Individuals with earned income of more than $200,000 ($250,000 for married couples filing jointly and $125,000 for married taxpayers filing separately) are required to pay an additional hospital insurance tax of 0.9% of wages with respect to employment (also unchanged).
Self-employed individuals pay self-employment tax equal to the combined OASDI and Medicare taxes for both employees and employers, i.e., 15.3%, up to the OASDI wage base and 2.9% in Medicare taxes on net self-employment income above it, with an offsetting above-the-line income tax deduction of half of the OASDI-equivalent component of self-employment tax.
Approximately 70 million Americans will see a 5.9% increase in their Social Security benefits and Supplemental Security Income (SSI) payments in 2022. Federal benefit rates increase when the cost-of-living rises, as measured by the Department of Labor’s Consumer Price Index (CPI-W).
The CPI-W rises when inflation increases, leading to a higher cost-of-living. This change means prices for goods and services, on average, are a little more expensive, so the cost-of-living adjustment (COLA) helps to offset these costs.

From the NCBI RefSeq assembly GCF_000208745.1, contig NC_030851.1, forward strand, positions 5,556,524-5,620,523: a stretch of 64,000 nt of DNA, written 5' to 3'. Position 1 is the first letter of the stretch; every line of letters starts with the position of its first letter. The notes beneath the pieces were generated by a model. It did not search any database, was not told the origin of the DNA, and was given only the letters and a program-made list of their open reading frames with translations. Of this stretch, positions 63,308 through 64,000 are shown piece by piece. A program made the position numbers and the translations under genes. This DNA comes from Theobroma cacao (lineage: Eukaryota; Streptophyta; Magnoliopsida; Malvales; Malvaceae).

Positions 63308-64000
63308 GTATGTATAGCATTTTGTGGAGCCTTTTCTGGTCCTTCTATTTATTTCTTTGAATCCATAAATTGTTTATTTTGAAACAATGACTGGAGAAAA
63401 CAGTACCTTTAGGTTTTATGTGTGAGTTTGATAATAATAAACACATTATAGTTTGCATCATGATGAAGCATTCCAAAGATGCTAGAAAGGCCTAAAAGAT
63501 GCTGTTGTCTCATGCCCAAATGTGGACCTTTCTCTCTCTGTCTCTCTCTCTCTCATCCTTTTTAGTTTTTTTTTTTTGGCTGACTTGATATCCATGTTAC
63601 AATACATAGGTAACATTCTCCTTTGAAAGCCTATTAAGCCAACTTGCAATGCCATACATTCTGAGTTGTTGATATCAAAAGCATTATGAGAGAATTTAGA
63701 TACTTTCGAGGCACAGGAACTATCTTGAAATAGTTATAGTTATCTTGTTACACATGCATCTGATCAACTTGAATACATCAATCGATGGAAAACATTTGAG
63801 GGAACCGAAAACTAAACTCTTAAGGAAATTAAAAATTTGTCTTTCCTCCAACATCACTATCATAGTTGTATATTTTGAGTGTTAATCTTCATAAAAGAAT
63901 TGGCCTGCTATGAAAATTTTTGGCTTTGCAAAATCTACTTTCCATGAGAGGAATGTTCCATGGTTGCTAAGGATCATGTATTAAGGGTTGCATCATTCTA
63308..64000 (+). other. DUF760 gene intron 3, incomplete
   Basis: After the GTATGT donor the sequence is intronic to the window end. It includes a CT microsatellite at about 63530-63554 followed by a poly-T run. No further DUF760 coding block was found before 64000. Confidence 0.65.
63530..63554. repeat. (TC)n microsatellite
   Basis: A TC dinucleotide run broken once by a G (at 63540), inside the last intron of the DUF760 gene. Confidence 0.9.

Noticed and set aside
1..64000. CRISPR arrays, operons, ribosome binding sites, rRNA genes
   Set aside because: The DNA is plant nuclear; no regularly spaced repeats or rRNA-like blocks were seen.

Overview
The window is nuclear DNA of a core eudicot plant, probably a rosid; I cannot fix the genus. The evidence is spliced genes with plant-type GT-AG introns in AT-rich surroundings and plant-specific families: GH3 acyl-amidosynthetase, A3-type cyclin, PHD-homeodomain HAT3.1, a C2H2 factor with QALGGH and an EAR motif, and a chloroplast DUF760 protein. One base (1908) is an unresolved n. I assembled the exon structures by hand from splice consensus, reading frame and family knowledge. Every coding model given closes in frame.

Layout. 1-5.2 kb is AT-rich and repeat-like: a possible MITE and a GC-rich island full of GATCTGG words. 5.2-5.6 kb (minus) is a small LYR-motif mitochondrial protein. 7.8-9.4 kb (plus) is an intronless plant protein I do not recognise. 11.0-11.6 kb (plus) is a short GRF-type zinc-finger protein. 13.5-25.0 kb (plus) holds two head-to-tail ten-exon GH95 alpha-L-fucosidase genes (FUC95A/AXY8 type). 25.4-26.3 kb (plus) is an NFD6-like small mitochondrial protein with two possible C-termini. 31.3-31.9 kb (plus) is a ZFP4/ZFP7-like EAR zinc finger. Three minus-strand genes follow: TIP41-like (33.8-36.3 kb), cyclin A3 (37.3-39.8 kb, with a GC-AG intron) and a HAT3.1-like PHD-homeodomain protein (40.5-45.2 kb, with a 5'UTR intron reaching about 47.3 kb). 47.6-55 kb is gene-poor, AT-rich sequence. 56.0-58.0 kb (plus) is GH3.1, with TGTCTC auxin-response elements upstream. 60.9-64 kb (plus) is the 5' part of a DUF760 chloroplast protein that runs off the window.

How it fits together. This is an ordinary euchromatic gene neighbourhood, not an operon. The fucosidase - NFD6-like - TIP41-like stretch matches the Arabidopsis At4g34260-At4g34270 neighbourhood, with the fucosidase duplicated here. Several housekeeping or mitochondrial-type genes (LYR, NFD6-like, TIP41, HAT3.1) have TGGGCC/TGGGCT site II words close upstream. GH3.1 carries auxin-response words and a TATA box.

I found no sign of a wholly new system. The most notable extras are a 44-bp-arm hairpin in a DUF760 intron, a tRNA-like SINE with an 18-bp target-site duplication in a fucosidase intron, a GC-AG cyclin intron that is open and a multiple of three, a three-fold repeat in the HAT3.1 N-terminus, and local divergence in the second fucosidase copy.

The Social Security Administration will mail COLA notices throughout the month of December to retirement, survivors, and disability beneficiaries, SSI recipients, and representative payees. But, if you want to know your new benefit amount sooner, you can securely obtain your Social Security COLA notice online using the Message Center in your my Social Security account. You can access this information in early December prior to the mailed notice. If you don’t have an account yet, you must create one by November 17, 2021, to receive the 2022 COLA notice online.